The first time saw Jessica Care Moore perform I was 13 years old and she performed a poem called, “Black Girl Juice”, I was stunned mouth open, at her delivery, and her content. Her stage presence commanded respect and she spoke of a story I had not heard much about stretched out, she laid down the conversation of self love for a black girl. I had heard Mary J. Blige yell scream and moan about heartbreak. I had visited the heartbreak hotel with a great deal of black women artist and singers and quite frankly was very tired of going down heartbreak alley. Jessica Care Moore published a poetry book called, “The Words Don’t Fit in my Mouth”, I bought the book as soon as I heard about it. I was a different time in Hip-Hop. The Roots, Mos Def now Yasin Bay, Pharoah, The Lyricist Lounge Crew, and the Sound Bombing Crew, all were establishing name for themselves on a grand stage and being exposed to such artist for me was incredibly important and key to me wanting to become an artist myself. Seeing Jessica Care Moore speak on the plight of the black girl as if she represents all the things that society did not want to give respect to a an audience to. Times have changed, but what has remained the same is the fact that the message of black girl empowerment has wrapped itself around the globe and everywhere we see black girls covered in gold.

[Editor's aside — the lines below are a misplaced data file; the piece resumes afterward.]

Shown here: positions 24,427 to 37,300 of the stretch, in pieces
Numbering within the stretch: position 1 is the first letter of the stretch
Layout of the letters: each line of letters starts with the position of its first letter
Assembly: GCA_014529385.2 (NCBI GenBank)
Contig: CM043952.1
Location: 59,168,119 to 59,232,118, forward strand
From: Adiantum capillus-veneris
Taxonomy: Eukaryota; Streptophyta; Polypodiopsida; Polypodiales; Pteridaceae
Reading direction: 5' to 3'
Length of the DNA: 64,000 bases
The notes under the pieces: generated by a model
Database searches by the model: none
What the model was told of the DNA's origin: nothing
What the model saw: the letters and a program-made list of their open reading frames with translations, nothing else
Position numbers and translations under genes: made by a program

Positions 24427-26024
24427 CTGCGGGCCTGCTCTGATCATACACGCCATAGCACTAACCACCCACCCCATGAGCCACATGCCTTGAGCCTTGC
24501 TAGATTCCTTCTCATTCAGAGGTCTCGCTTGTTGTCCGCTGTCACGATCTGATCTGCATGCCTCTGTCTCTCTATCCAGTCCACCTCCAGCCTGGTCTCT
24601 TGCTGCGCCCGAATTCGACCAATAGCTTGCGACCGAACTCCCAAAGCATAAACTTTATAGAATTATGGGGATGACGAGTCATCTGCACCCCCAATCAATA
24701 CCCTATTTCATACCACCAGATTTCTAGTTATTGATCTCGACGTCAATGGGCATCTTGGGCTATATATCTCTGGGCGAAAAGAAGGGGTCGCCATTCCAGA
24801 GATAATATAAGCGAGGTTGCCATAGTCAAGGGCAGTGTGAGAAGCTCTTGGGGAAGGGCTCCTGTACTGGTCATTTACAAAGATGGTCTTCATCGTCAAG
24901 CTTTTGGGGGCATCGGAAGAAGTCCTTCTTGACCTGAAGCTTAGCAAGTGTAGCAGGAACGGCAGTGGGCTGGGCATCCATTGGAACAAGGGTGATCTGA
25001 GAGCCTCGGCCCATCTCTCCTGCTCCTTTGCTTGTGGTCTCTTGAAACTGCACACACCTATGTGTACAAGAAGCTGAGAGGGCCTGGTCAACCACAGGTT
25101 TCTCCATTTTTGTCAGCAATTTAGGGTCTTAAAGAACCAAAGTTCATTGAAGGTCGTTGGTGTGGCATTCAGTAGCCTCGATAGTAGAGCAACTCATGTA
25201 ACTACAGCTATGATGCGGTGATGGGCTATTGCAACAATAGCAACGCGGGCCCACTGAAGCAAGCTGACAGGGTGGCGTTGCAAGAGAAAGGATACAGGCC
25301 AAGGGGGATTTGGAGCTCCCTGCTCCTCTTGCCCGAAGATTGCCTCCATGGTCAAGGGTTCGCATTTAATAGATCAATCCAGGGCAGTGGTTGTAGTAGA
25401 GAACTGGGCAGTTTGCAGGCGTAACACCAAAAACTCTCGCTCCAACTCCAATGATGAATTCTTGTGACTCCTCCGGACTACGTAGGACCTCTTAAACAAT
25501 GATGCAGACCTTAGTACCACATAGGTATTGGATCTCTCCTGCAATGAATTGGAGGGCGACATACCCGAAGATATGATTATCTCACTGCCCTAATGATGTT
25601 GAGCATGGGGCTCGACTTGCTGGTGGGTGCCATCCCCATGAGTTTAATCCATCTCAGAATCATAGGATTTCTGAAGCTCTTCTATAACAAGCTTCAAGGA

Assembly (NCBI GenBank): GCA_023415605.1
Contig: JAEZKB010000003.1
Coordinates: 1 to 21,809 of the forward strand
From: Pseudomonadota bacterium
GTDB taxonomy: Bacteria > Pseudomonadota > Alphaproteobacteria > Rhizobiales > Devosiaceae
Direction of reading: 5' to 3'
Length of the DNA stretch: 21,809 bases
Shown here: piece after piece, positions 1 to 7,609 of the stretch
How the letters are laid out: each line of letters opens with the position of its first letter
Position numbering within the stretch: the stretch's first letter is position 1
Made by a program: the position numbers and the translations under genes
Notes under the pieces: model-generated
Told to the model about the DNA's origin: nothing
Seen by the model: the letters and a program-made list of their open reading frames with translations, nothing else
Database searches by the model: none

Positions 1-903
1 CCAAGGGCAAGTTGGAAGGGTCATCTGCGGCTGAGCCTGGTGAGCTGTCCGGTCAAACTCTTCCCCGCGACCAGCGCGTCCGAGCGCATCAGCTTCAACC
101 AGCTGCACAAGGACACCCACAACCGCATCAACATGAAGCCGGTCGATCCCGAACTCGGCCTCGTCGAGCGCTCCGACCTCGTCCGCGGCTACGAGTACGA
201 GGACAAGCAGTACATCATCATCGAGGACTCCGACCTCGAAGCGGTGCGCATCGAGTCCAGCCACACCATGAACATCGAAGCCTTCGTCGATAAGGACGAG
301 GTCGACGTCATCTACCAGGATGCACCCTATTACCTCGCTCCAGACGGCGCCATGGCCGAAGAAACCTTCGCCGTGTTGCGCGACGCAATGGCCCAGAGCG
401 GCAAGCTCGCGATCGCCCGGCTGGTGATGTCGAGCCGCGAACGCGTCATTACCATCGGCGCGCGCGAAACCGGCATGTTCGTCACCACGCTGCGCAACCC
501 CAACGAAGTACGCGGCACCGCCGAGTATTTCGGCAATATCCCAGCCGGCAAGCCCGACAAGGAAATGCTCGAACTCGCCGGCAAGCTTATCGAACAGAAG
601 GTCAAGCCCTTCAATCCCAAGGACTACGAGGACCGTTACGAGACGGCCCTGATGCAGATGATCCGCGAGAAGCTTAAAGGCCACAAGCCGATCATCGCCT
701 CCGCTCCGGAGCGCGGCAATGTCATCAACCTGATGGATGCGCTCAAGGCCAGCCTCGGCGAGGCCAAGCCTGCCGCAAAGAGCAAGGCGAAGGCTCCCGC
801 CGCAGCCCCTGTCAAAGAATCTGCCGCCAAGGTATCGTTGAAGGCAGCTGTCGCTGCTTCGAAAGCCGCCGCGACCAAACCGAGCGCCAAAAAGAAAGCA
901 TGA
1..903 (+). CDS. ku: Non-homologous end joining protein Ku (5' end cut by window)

This poem changed my life.